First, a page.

Washington

Republicans Maintain Midterm Enthusiasm Edge, but Democrats Are Gaining Ground

54% of Democrats are “extremely” or “very” enthusiastic about voting in November, up 6 points over a week

Demonstrators hold up signs during a Mother's Day rally in support of abortion rights at the U.S. Supreme Court on Sunday. (Jemal Countess/Getty Images for Supermajority)

The news of the Supreme Court’s apparent intention to overturn the landmark Roe v. Wade decision that’s enshrined abortion rights at the national level is revving up Democrats’ intensity for midterm voting, Morning Consult/Politico tracking suggests, but Republicans remain more enthusiastic about voting in November’s contests that will decide who controls the House and the Senate beyond 2022.

Republicans Remain More Enthusiastic About Voting This November

Share of voters who said they were “extremely” or “very” enthusiastic about voting in the midterm elections

Weekly surveys conducted among at least 720 Democratic voters and 681 Republican voters, with unweighted margins of error ranging from +/-3-4 percentage points.
Republicans are more enthusiastic about the midterms
  • Since an April 29-May 2 survey conducted before Politico published Justice Samuel Alito’s leaked draft opinion revealing that the court’s conservative majority had voted to overturn Roe, the share of Democratic voters who said they were “extremely” or “very” enthusiastic to vote in the midterm elections increased from 48% to 54%, while Republican excitement increased from 59% to 61%.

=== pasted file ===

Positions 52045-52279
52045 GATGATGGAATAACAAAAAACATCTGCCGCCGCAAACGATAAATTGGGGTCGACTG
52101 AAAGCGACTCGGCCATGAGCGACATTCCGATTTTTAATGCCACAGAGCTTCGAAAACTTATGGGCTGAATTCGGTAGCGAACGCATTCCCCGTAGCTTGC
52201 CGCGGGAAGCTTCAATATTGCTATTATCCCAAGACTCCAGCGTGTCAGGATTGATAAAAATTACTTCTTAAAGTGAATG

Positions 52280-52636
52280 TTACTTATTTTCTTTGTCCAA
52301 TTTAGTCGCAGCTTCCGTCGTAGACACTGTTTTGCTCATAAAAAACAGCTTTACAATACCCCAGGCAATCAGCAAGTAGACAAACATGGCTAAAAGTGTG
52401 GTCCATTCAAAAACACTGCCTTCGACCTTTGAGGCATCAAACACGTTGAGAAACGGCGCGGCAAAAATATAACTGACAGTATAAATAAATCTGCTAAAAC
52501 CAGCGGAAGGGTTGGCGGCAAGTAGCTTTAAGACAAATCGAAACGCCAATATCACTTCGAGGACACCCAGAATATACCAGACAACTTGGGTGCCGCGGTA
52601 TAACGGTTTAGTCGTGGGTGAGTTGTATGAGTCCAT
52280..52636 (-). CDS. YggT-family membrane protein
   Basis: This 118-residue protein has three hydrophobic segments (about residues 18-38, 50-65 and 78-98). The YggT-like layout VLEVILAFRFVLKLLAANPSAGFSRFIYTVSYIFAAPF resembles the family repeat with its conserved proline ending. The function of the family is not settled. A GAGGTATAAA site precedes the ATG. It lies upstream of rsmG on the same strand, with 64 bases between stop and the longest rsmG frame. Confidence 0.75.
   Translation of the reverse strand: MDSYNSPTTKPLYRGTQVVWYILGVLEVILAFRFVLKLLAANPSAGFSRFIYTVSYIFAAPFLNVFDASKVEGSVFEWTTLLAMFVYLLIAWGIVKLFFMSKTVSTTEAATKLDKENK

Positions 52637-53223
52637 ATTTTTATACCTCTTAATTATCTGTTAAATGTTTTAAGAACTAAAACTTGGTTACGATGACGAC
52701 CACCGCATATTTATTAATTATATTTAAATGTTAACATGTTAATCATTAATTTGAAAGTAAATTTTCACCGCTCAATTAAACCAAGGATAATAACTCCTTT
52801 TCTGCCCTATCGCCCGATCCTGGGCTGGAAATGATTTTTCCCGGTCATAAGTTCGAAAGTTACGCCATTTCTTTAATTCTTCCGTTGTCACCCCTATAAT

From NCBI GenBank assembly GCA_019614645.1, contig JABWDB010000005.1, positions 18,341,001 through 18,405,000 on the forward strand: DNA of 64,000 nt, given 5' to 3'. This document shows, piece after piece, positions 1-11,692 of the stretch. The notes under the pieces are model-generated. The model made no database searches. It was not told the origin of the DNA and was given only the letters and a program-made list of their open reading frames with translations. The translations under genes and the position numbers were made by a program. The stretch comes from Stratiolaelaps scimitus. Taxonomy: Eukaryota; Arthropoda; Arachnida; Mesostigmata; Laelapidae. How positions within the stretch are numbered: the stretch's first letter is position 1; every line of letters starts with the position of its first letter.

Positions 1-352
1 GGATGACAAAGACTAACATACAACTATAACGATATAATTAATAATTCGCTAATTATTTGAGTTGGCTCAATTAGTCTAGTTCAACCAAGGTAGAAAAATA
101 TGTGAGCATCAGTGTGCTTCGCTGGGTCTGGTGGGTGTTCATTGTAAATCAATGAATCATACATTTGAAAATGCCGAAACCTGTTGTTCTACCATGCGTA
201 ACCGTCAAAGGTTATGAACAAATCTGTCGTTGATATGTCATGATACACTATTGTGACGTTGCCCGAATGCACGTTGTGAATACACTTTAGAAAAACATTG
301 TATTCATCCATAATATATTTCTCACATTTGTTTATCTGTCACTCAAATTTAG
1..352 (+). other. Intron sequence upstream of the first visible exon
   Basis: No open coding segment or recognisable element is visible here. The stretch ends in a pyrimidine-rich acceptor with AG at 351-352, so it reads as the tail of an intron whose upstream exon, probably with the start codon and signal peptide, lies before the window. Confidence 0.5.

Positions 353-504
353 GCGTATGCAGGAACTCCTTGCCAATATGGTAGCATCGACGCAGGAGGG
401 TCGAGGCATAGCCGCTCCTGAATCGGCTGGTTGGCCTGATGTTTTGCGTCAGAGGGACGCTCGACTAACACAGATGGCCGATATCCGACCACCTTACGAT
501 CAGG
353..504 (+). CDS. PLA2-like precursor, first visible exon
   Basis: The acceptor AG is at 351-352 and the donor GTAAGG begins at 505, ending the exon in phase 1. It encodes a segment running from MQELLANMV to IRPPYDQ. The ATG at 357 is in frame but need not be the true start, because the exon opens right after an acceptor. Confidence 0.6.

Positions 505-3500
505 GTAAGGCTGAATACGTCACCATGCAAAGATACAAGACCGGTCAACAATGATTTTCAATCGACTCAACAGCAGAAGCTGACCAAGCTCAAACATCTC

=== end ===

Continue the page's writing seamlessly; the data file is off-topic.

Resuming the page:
• Democrats’ increased eagerness to vote was propelled by women: 51% of female Democrats said they are at least very enthusiastic to vote this November, up 11 points over the week and at its highest point since weekly tracking began in September.
The context

The figures paint only an early picture of the potential impact Roe’s dissolution could have on 2022’s political landscape: The court has issued no official ruling, meaning services are still in place in states where they are offered, and many Americans have yet to hear the news. But at this point, the data does not suggest that abortion will upend the midterm dynamic in a decisive way.

According to the latest survey, 36% of voters said they had seen, read or heard “a lot” about the draft opinion, up from 23% in a survey conducted the day after Politico revealed Alito’s document. As is often the case, Democrats (44%) were more likely than Republicans (31%) to report hearing “a lot” about the news.

The share of voters who heard a lot about the draft abortion ruling is slightly less than the portion who said the same about news on inflation, and survey data continues to show that the economy is the dominant midterm issue for voters, despite a recent increase in prioritization of reproductive health care.

For Midterms, Economy Weighs Heavier on Voters’ Minds Than Abortion

Share of voters who said the following issues were “very important” when deciding whom to vote for in the 2022 elections:

Weekly surveys conducted among a representative sample of roughly 2,000 registered voters each, with unweighted margins of error of +/-2 percentage points.
Abortion is rising as issue, but it’s trumped by the economy
  • Another Morning Consult survey, conducted May 5-9, found 79% of voters say the economy is “very important” to them when deciding whom to vote for in the 2022 elections, in line with its standing since mid-February.
  • The share of voters who say abortion is “very important” when thinking about their vote in November increased from 47% to 52% over the course of a week, including a 9-point bump among Democrats, to 64%. 
  • According to the Morning Consult/Politico survey, 1 in 5 Democratic voters now identify matters such as birth control, abortion and equal pay as their top issue when thinking about their vote for federal office, up from 10% before Alito’s draft opinion leaked. 

The latest Morning Consult/Politico survey was conducted May 6-9. 2022, among a representative sample of 2,005 registered U.S. voters, with an unweighted margin of error of plus or minus 2 percentage points.

Morning Consult